Paying Foreign Employees: Individual Income Tax
For foreigners working in China, determining the applicability of individual income tax to one’s situation involves decoding a set of intersecting criteria and rules. Following this, you will need to calculate your precise liability and any applicable deductions. Lastly, consulting with a China taxation specialist can help optimize one’s overall income to achieve the most profitable package for you or your employees.
China’s Individual Income Tax Law recognizes eleven different categories of income, with a host of different deductions, tax rates and exceptions applying to each of them. As our focus here lies with foreign employees, this article will only address the tax treatment of employment income, including salaries, bonuses, stock options and allowances.
Am I Subject to Chinese Tax?
To determine whether a foreign individual working in China is subject to Chinese tax, it is necessary to look at how much time he or she has spent in China, what is the source of his or her income, and where his or her employer is based.
Income sourced within/outside of China is determined by the individual’s actual working period within China, regardless of whether the employer paying the income is based in China or not.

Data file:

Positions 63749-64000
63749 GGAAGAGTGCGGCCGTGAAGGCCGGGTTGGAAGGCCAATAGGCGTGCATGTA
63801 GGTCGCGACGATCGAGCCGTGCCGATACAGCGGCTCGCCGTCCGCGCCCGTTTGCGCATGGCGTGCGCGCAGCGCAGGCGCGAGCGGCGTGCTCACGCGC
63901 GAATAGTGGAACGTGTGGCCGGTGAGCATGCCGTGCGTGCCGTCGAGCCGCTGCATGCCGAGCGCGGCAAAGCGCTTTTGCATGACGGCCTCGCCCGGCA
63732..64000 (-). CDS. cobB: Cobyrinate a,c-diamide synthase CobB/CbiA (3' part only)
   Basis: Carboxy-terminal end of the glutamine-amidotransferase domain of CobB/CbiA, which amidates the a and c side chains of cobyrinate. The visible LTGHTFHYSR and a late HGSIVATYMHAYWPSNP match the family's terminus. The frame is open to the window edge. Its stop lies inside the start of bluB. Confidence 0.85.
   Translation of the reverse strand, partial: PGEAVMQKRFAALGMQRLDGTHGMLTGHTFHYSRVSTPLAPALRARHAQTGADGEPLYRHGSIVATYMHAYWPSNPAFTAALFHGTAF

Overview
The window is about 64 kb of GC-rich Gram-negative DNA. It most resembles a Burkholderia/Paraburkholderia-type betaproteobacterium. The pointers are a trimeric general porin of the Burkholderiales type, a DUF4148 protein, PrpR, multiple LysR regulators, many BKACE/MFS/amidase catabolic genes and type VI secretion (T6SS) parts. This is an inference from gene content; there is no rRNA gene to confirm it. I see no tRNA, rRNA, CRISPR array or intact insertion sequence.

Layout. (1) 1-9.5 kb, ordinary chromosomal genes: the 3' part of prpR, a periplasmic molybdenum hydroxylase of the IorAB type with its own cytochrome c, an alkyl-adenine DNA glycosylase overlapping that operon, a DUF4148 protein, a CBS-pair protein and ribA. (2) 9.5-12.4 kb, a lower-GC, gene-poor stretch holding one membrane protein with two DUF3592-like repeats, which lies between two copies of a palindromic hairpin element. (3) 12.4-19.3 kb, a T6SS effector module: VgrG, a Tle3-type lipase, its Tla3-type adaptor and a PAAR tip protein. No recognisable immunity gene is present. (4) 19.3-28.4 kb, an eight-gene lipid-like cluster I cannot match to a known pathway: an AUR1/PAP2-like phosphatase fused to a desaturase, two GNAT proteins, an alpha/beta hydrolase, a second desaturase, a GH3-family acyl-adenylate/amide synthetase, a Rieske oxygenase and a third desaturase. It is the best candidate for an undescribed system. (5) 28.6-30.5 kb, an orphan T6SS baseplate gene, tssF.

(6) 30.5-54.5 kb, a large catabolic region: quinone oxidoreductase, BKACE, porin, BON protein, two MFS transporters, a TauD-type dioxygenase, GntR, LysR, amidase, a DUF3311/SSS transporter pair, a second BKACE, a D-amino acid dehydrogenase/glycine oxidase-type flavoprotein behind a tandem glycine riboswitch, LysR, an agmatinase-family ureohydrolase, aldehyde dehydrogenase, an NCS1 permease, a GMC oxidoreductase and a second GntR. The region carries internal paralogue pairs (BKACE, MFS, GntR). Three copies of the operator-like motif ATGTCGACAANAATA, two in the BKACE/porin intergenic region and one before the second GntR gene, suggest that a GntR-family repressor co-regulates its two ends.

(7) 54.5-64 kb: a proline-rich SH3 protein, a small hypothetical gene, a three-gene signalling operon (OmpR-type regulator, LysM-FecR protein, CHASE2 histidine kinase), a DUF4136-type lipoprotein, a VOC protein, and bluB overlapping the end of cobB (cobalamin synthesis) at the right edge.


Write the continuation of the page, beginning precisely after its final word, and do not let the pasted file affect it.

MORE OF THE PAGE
How is “Time in China” Calculated?
- Scenario One: Foreign Individuals Residing in China for Less than 90 Days in a Tax Year (the “90-day Rule”)
A non-resident individual who has worked in China continuously or cumulatively for less than 90 days in a tax year only has to pay IIT on income for work done in China and for which the salary is paid by Chinese domestic institutions, entities or individuals. IIT on income derived from working outside of China or paid by a foreign employer outside of China will be exempt. If there is a double taxation agreement (DTA) in place between a foreign country and China, the 90-day limit may be extended to 183 days, depending on the relevant DTA.
- Scenario Two: Foreign Individuals Residing in China for More than 90 Days but Less than One Year (the “One-year Rule”)
An individual who has resided in China for more than 90 days but less than one year during the tax year is subject to IIT on all China-sourced income, including income paid by both Chinese and overseas entities for his/her work in China. Income earned while working overseas (i.e., foreign-sourced income) in the tax year is not Chinese IIT taxable.